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Joshua Kenneth Wilson, Raymond James & Associates, Inc., Research Division - Senior Research Associate [50]

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Couple for me here. First, you talked about regional differences and volume with the Southeast being stronger. Any differences in price regionally?

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Dennis Charles Schemm, Continental Building Products, Inc. - Senior VP & CFO [51]

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There is some differences in price and a lot of this is -- that deals with the product mix involved. So again, what we find in the Northeast, which is a heavier [five-ace] market just because of the commercial code requirements there, you normally see the five-ace being used because of that, about a $20 spread higher for that product relative to the half inch that would be more predominant, say, in the Southeast.

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Joshua Kenneth Wilson, Raymond James & Associates, Inc., Research Division - Senior Research Associate [52]

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Sorry, I didn't phrase that well. So outside of mix on a like-for-like basis of the 6.5%, what is it sort of [somewhere] better regions than others?

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Dennis Charles Schemm, Continental Building Products, Inc. - Senior VP & CFO [53]

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There -- you do have some of that. But frankly, we don't get into that level of detail for competitive reasons.

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Joshua Kenneth Wilson, Raymond James & Associates, Inc., Research Division - Senior Research Associate [54]

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Okay. And then you did a good job giving us some color on the channel inventory dynamics in the Northeast. Can you give us any similar color on the other regions?

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Dennis Charles Schemm, Continental Building Products, Inc. - Senior VP & CFO [55]

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Sure. So if you look at North Central Southeast because of some of the larger warehouses they have here, that's where you can see some inventory build that they will do in advance of the price increase. At this stage, I can't pin down the amount. Normally, it takes some time just to figure out that -- what that is, as that burn takes place after March 1. But certainly, those are the locations that have some of the larger facilities.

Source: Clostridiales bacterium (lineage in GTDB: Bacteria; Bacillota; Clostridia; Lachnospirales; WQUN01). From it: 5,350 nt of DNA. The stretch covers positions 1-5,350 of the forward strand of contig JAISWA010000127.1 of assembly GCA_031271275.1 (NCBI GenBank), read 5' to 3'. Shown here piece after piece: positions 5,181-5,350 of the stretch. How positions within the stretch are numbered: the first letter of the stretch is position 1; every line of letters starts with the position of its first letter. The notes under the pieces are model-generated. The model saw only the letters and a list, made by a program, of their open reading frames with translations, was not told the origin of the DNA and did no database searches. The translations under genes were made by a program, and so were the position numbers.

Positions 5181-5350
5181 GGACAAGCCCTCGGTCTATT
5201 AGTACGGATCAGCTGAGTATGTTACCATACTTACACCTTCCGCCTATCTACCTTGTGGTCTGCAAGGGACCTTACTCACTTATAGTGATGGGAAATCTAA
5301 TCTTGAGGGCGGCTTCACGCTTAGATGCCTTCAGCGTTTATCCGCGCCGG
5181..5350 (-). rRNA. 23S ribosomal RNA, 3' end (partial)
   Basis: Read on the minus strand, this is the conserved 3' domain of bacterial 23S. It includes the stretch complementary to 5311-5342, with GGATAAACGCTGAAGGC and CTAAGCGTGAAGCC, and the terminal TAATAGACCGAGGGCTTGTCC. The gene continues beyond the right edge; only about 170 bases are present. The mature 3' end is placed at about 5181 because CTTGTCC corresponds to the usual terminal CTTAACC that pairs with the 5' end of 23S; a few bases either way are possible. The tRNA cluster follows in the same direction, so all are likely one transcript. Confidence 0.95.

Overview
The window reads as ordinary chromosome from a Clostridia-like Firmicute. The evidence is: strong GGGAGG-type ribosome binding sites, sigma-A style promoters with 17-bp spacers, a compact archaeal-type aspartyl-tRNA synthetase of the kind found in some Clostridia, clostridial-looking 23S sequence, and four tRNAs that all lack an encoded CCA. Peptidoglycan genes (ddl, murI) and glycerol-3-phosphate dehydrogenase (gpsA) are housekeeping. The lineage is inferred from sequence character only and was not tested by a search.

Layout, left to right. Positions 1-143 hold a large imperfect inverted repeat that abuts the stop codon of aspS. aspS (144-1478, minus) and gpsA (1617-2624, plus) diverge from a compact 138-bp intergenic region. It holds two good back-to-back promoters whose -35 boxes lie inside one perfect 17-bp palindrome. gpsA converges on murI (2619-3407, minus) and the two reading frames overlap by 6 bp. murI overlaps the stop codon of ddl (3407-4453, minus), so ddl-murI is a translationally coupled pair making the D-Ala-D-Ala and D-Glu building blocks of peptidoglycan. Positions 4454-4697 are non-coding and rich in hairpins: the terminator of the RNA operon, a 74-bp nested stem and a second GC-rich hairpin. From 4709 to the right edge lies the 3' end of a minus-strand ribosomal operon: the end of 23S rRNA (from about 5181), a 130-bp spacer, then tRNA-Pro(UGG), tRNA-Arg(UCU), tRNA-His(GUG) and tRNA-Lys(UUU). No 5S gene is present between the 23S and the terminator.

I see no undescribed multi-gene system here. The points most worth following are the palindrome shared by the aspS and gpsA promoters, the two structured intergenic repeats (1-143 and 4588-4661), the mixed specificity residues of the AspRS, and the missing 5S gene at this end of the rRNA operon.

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Joshua Kenneth Wilson, Raymond James & Associates, Inc., Research Division - Senior Research Associate [56]

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If I could just sneak in a housekeeping one with Dennis, the jump in accounts payable, what was the story there year-on-year?

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Dennis Charles Schemm, Continental Building Products, Inc. - Senior VP & CFO [57]

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So it's really just fine-tuning for management of our working capital. So not only DSO, we pay a lot of attention there, looking at paying our payables on time, just really honing in on what we can do to manage working cap.

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Operator [58]

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We have reached the end of our Q&A session. Allow me to hand the floor back over to management for closing remarks.

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James Bachmann, Continental Building Products, Inc. - President, CEO & Director [59]

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Well, we appreciate everybody joining us tonight for our conference call and look forward to speaking with you again at the end of the first quarter.

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Operator [60]

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Thank you. This concludes today's teleconference. You may disconnect your lines at this time, and thank you for your participation.